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AN IBPA ROUNDTABLE

Stimulating Sales

The list of things you can do to spur sales of a book might stretch from here to the moon, and possibly back again. But which moves will work best? Answers from IBPA members appear below, and more will be coming your way in future issues of the Independent.—Judith Appelbaum

The Catalog Counts for a Lot

Having an author who’s a nationally acclaimed personality helps, as would having an author appear on Oprah, The View, Ellen, 60 Minutes, or any other widely watched TV show. But since I live in the real world, I have found—at least for me—that there is one proven way to stimulate the sale of all my titles.

First you create a catalog that can hold the interest of any potential book buyer, and then you put together a mailing list for that catalog and mail it out to be read. Yes, I know it’s old-fashioned, but it works.

Here are a few hints to consider:

About your catalog:Make sure it looks as good as any of the best book catalogs out there. Think about modeling it after other catalogs that catch your eye. There’s no reason you have to reinvent the wheel. If your books have some good quotable reviews, put the quotes near the titles—and make sure to include the sources.

About your mailing list:This one’s really important. After years of buying mailing lists from outside sources, I found that if I put my own lists together and maintained them, I had a much more effective resource at my disposal. This is not an easy task, but in the long run it can save you and your company a lot of money by reducing the number of bad addresses found in many outsourced lists. Although you probably can’t eliminate bad addresses entirely by maintaining the list yourself, you know exactly what you have.

Also, always keep your lists growing. Whatever your marketplaces are, do the research to find potential customers to add to your database of names and addresses.

If used correctly, the catalog is a very powerful tool for growing sales.

Rudy Shur

Square One Publishing

squareonepublishers.com

Postal Mail Payoffs

Using first-class #10 envelopes and commemorative stamps to mail a flier that features books on sale is effective for us. We do this in late January or mid-February; and again in late spring, when we announce new titles that are available. The advantage of first-class mailings is that if a store has gone out of business, we get a notice or an address correction.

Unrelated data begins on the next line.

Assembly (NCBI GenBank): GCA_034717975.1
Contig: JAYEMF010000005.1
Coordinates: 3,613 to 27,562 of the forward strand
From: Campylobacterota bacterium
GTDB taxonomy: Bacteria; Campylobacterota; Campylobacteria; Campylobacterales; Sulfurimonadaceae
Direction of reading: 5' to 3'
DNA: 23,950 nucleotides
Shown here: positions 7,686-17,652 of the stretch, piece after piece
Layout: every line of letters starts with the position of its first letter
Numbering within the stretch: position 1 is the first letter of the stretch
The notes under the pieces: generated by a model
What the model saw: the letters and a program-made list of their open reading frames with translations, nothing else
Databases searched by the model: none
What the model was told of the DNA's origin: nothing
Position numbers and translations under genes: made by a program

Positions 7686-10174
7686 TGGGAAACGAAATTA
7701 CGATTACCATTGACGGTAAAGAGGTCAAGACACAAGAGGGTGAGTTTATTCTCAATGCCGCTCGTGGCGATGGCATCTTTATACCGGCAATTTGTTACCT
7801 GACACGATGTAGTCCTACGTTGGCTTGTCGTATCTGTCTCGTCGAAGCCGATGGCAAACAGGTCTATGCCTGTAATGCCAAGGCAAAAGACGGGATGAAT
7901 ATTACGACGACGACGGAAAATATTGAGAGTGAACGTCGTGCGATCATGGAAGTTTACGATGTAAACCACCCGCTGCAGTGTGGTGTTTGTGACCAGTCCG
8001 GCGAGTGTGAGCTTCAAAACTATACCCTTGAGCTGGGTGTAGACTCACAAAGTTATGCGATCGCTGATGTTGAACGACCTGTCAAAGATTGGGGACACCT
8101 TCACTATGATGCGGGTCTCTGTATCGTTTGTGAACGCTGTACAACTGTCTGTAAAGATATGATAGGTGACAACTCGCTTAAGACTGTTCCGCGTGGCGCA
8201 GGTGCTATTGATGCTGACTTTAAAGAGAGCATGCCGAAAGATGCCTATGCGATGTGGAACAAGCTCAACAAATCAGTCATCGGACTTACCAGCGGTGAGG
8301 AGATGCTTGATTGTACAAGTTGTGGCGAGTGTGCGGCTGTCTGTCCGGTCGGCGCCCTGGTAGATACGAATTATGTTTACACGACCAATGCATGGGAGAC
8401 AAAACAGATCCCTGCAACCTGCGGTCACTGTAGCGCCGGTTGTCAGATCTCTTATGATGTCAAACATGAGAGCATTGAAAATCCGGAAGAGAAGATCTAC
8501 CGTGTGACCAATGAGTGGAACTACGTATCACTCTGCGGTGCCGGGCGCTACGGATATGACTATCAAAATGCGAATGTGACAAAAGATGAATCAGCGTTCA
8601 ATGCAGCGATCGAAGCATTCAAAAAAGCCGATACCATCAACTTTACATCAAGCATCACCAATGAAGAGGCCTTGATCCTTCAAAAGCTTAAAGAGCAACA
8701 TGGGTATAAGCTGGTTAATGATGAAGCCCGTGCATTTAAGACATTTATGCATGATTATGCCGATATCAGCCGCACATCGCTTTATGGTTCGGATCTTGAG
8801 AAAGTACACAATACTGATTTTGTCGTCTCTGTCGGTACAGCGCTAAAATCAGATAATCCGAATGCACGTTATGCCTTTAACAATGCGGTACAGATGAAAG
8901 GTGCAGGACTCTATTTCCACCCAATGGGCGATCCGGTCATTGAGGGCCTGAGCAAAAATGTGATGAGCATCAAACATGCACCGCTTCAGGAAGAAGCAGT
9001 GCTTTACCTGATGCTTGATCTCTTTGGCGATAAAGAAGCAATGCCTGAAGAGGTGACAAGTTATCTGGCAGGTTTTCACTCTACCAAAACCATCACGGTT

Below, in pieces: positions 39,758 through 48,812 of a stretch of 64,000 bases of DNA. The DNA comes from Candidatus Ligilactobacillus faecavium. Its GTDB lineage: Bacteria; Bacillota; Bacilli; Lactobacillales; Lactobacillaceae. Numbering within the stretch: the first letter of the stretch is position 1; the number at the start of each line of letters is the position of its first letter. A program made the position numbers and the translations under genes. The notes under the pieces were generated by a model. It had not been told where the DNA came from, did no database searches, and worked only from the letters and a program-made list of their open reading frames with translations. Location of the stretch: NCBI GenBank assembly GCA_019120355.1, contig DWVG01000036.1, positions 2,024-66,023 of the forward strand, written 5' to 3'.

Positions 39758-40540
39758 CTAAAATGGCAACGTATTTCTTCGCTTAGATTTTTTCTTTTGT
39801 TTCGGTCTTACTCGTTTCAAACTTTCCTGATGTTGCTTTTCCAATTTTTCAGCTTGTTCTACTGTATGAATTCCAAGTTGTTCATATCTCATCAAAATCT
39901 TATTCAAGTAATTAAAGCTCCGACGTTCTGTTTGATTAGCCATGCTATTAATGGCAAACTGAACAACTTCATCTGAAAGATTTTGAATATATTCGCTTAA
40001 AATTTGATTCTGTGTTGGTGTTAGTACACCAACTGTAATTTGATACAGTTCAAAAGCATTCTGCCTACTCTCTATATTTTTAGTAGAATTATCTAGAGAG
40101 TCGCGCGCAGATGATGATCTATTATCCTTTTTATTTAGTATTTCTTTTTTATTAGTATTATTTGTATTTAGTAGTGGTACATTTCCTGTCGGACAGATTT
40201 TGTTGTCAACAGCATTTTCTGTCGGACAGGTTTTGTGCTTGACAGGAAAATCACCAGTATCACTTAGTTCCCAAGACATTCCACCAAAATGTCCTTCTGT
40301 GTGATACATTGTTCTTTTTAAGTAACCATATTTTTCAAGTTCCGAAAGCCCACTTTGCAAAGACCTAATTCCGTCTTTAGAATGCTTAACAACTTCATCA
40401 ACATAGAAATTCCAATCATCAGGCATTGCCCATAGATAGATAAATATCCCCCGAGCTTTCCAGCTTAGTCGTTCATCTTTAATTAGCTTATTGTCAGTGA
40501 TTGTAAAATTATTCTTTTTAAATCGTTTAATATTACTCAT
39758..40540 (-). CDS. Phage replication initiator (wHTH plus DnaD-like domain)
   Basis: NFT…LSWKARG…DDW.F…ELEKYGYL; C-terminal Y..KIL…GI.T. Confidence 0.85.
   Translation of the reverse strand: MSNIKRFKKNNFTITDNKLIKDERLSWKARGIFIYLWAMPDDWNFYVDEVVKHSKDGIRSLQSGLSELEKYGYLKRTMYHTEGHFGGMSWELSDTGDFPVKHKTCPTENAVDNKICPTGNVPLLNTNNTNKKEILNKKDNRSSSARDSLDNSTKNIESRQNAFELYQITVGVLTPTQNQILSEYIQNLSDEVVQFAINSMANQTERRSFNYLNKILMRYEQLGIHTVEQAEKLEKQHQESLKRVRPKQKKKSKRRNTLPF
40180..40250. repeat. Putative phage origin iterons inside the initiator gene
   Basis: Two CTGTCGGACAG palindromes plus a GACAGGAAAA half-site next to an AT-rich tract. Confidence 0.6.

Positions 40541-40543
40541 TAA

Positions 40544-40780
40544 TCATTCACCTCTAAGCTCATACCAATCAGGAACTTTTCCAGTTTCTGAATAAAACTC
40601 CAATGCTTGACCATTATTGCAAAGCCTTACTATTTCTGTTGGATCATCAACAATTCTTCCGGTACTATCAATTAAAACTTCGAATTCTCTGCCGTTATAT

In mid-September we send our catalog for the present and coming year. While we sometimes send it bulk mail, our best responses come when we send it first class. Customers often say they do not receive bulk-mailed catalogs. 

Joan Liffring-Zug Bourret

Penfield Books

penfieldbooks.com

Powerful Press Releases

The method I have worked out gives an almost immediate sense of how well it’s working, and it is an easy simple-step process that does not require any extra cash output.

1. I check Google Trends [Topics] to see which keywords come up as the top searches on Google.

2. When I identify a top search term that I can work with, I quickly write a short press release involving that search term. I incorporate the keyword or phrase in my press release title and use it several times in the body of the press release to try to get the highest ranking possible on Google in its subject area.

When I can’t find keywords that pertain to my niche in one way or another near the top of Google Trends, I find suitable keywords in the highest possible echelon.

3. I issue the release, free, on PRLog. Its press releases show up on Google in a matter of moments. In other words, they show up while the keyword search term is still popular on Google. PRLog also offers its press releases to 40,000 RSS feeds, and this can translate into extra exposure.

4. I start checking my Amazon sales ranking. It should rise within a couple of days, depending on how much exposure the press release gets.

Because news fades quickly, I keep repeating the process so rankings won’t slide back after a sales spurt.

5. I put my press release on my blog at WordPress, so people who care about the issues I write about can comment and stay connected if they wish. When people discuss the issues in a book, sales generally follow. 

This system has other advantages. It costs time but not out-of-pocket money. It does not clog your server if you have a space crunch or cannot afford high monthly server bills. And the press releases and blog posts will keep bringing in traffic over time, and be linked to by others. (PRLog never takes down press releases; it gives you a pressroom that shows how many hits you get for each press release, and it also lets you post an image of your book cover, which will show up in each press release you place it into.)

Here is an example:

On May 13, 2010, the keywords You Cut registered as the number one search term on Google Trends. So, I quickly wrote a press release concerning You Cut, which is a new government blog that allows people to vote on budget cuts each week. In the release, I explained that hundreds of billions of dollars a year could be cut from our national debt if we use the material my book focuses on to build construction that is fireproof and hurricane proof.

To see how I integrated my title The Great Pyramid Secret: Egypt’s Amazing Lost Mystery Science Returns with the You Cut topic, see my blog entries for May 2010, at moonbasenow.wordpress.com.

I cannot say for sure that there is a connection, but my sales rank at Amazon temporarily jumped by an order of magnitude after my You Cut press release went out.